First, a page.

That's the News and I Am Outta Here

News junkie Todd Strandberg thinks the end is near, and he's got the numbers to prove it

Todd Strandberg is a 32-year-old supply sergeant working a desk job at Offutt Air Force Base, just outside Omaha, Nebraska. When Todd gets home from work, things pick up a bit—he sits at his computer, connects to the Internet, turns on his wide-screen TV, and for the rest of the evening, he is a one-man news-gathering organization. Every week, Todd compiles and filters news reports from around the world for an index of global trends he posts on his Web site, which has attracted more than 1 million hits since he started it in 1995.

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But Todd doesn't track the sort of news other media organizations do. He looks for signs that the Rapture—a divine intervention predicted in the Bible that signals the beginning of the end of the world—is nigh. He has identified 45 categories of "prophetic indicators," ranging from Earthquakes to Oil Prices to Apostasy, and he assigns each category a score from one to five, depending on its activity for the week. The total, a number between 45 and 225, is that week's Rapture Index. Anything over 145 means we're in the "alert zone," and signals that the Rapture may be imminent. When I visited Todd in June, the index stood at a perilous 155—and rising.

Let's start off by defining our terms. What is the Rapture?

All believing Christians are going to be caught up—or "raptured"—out of the world and taken to heaven. The Bible actually describes people being taken in bodily form, "in the twinkling of an eye." Aircraft that are flying through the air will be—if both pilots are Christian— unmanned. Cars will go out of control because there is no driver.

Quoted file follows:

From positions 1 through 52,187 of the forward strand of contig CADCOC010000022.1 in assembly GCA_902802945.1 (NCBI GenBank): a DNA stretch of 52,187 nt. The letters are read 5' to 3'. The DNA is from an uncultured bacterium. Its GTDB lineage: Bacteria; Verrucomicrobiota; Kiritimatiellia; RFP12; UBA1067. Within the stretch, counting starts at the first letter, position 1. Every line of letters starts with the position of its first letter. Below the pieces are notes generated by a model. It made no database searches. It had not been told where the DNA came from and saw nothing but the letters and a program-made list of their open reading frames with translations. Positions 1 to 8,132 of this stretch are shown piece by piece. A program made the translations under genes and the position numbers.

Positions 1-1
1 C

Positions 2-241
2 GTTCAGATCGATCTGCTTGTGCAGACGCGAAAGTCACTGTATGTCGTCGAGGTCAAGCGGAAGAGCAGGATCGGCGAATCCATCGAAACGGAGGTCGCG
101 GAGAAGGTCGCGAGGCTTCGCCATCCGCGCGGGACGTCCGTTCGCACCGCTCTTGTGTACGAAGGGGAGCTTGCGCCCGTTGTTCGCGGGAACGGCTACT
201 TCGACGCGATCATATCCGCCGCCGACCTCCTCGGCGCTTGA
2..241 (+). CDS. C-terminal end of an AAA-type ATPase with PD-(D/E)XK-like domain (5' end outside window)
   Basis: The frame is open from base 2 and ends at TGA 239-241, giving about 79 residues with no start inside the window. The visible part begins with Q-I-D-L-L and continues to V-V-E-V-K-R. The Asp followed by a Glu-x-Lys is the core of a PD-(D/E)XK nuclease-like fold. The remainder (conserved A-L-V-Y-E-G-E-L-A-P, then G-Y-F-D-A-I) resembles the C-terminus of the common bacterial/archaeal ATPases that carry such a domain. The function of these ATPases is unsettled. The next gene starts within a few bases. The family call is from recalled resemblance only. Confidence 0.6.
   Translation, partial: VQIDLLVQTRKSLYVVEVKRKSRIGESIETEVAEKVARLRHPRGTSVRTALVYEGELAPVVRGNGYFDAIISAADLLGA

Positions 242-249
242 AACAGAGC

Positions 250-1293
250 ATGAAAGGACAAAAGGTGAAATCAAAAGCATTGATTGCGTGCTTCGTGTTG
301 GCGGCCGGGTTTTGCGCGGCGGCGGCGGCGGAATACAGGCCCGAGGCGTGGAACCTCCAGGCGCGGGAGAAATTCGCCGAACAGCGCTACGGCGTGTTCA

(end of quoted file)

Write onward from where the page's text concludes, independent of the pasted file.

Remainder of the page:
And what's the idea behind the Rapture Index?

The Rapture is an important event that's going to transpire soon and rivet the world's attention, and I think that putting some sort of numeric evaluation on it is extremely important. You know, like the atomic scientists thought the danger of a nuclear holocaust was important enough to create their doomsday clock.

Were you a big reader of the news even before you became interested in the Rapture?

I was always interested in the news, even as a kid in school. We used to have this competition every Friday about the current news of the day and I would always clean everybody's clock in the classroom.

How did that develop into the idea of assigning a numerical value to trends in the news?

Well, our language is very ambiguous; words can have multiple meanings. Numbers mean one thing and they don't mean anything else, so by transposing current events into numerical figures, I'm able to provide a solid representation of what appears to be occurring.

And that helps you connect disparate news items to the Rapture?

Yeah—there's not only safety in numbers, there's also understanding in numbers. When one event occurs it doesn't mean anything, but when you have two or three or four events, you get a trend you can follow and an indication of reality. Once you have the big picture, finding the news becomes relatively easy. [Mainstream journalists] see these floods in South Africa and fires in Borneo and they don't see any connection. The reason I believe so strongly in the Rapture and the end times is that you see all these things predicted long ago, and when they start occurring they line up together and they reaffirm each other. That's what caused me to think, "Hey, this is it. This is what the Bible talked about, and this is what is soon to come on the scene."